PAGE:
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Why Satellite Orbits Look Squiggly on Maps

Projectons? Whats that?


Riki Phukon

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Why Satellite Orbits Look Squiggly on Maps post image

Tim Urban from Wait But Why recently posted a puzzle that goes like this:

An ant is inside the box, 1 cm from the bottom, and wants to go eat the drop of honey on the opposite side, 1 cm from the top. Both the ant and the honey are exactly 6 cm from the walls. Crawling on inside of the box, what’s the shortest distance the ant can crawl to get to the honey?

Source: Wait But Why

The answer reminded me of a question I had when I was 14: Why do satellite orbits or ground tracks look squiggly on maps?

Ground Tracks of Tundra and Molniya Orbit

If you look up a map to track the ISS (International Space Station), you’ll find that the orbital path of the ISS resembles a sine wave on a map. It doesn’t make any sense at first as to why the orbital path of a satellite orbiting Earth would not look straight on a map because according to Newton’s 1st law, a body remains at rest or in motion at a constant speed in a straight line, unless acted upon by a force.

Circular orbits are possible due to gravitational forces, but the oscillating up-and-down motion doesn’t align with physical principles.

Maps and Their Challenges

To understand the orbital distortion, a basic understanding of map projections is essential. Mapping the three-dimensional surface of Earth onto a two-dimensional plane is challenging. A variety of projections attempt to address this, but each introduces some form of distortion, altering distances, shapes, or both. The Mercator projection, for instance, significantly enlarges polar regions, creating a misrepresentation of landmasses’ sizes and proportions.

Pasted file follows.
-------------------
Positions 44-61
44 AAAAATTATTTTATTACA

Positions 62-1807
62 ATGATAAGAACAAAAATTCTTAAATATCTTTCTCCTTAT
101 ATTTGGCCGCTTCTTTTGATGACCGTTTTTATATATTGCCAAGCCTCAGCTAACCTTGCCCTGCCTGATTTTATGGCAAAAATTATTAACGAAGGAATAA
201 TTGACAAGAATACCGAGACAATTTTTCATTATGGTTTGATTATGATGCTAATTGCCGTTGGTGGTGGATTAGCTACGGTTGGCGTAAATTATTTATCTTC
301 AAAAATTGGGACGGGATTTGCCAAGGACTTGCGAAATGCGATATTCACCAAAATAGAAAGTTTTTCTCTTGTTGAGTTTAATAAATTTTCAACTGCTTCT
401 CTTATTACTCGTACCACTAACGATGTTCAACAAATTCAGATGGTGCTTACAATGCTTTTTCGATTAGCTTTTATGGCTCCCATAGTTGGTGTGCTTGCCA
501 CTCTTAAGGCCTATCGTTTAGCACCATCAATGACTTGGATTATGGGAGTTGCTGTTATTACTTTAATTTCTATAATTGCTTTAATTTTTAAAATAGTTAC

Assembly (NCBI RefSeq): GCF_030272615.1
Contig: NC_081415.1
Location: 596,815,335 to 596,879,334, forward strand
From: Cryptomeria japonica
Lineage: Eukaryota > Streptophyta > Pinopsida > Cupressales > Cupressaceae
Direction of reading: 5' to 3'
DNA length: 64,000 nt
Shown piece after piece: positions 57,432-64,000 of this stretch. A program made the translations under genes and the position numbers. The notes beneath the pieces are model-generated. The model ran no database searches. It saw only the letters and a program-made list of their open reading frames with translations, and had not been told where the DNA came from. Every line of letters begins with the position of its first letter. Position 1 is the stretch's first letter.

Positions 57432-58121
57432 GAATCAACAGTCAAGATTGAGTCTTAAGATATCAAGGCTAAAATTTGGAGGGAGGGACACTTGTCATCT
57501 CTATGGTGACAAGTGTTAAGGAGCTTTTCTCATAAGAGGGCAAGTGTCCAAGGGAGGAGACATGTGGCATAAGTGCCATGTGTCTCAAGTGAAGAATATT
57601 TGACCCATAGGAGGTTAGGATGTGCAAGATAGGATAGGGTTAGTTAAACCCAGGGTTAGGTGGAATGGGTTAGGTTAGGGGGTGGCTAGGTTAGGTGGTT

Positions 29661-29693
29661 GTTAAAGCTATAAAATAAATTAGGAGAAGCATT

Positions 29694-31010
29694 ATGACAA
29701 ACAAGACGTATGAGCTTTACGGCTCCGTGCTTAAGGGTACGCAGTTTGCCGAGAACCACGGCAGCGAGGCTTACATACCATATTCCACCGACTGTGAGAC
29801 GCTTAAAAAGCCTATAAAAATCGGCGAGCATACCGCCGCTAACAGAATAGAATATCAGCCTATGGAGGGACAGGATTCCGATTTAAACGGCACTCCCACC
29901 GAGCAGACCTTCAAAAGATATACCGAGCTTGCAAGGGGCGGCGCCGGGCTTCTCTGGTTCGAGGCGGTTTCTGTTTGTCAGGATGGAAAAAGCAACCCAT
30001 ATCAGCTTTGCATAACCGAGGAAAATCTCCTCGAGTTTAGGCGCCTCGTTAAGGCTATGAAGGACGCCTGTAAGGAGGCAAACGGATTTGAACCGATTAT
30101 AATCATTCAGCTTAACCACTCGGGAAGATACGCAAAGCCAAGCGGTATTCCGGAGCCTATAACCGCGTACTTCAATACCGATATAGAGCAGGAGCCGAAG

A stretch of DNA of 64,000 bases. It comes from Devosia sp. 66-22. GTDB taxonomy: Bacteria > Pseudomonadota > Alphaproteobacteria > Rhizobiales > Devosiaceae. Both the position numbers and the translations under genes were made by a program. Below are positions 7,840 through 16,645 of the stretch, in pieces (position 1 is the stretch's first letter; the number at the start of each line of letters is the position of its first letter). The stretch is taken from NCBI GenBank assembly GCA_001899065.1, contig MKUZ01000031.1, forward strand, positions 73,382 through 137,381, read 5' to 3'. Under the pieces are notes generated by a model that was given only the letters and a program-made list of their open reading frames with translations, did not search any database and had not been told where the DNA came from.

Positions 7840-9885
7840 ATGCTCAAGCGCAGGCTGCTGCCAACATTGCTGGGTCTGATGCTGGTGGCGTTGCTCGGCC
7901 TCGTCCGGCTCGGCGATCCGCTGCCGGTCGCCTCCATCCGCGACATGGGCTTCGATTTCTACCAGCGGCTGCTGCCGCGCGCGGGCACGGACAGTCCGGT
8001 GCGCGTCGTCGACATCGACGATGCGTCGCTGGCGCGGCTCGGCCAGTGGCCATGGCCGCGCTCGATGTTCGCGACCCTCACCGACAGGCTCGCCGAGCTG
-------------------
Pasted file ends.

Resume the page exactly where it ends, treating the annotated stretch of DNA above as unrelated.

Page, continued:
Distorting Reality

The link between map distortion and satellite orbits becomes clearer when realizing that map projections affect our perception of reality. The intention is to maintain visual coherence, but this often means sacrificing accuracy in size and distance representation.

Visualizing Orbital Waves

Returning to the main question — why satellite orbits are squiggly on maps? Consider plotting a sine wave on a piece of paper and then rolling it around on itself, making a cylinder. It becomes a circle, inclined to the axis of the cylinder! Or do it the other way around.

As the satellite moves along its orbit, the map distorts its path due to the two-dimensional representation of the spherical Earth. The resulting waviness is an artefact of this projection, not the true orbital path.

A Circle on a Sphere Unrolls into a Sine Wave

Launching a satellite without inclination, directly above the equator and aligned with Earth’s rotation, results in a linear ground track along the equator. Shifting this satellite to geostationary orbit at around 36,000 kilometers altitude synchronizes its orbital period with Earth’s rotation, causing the ground track to halt, effectively creating a fixed point above the equator.

And the answer to The Ant-Honey Problem: Unroll the box into a 2D plane and calculate the length of the path using the Pythagorean theorem.

Source: Wait But Why
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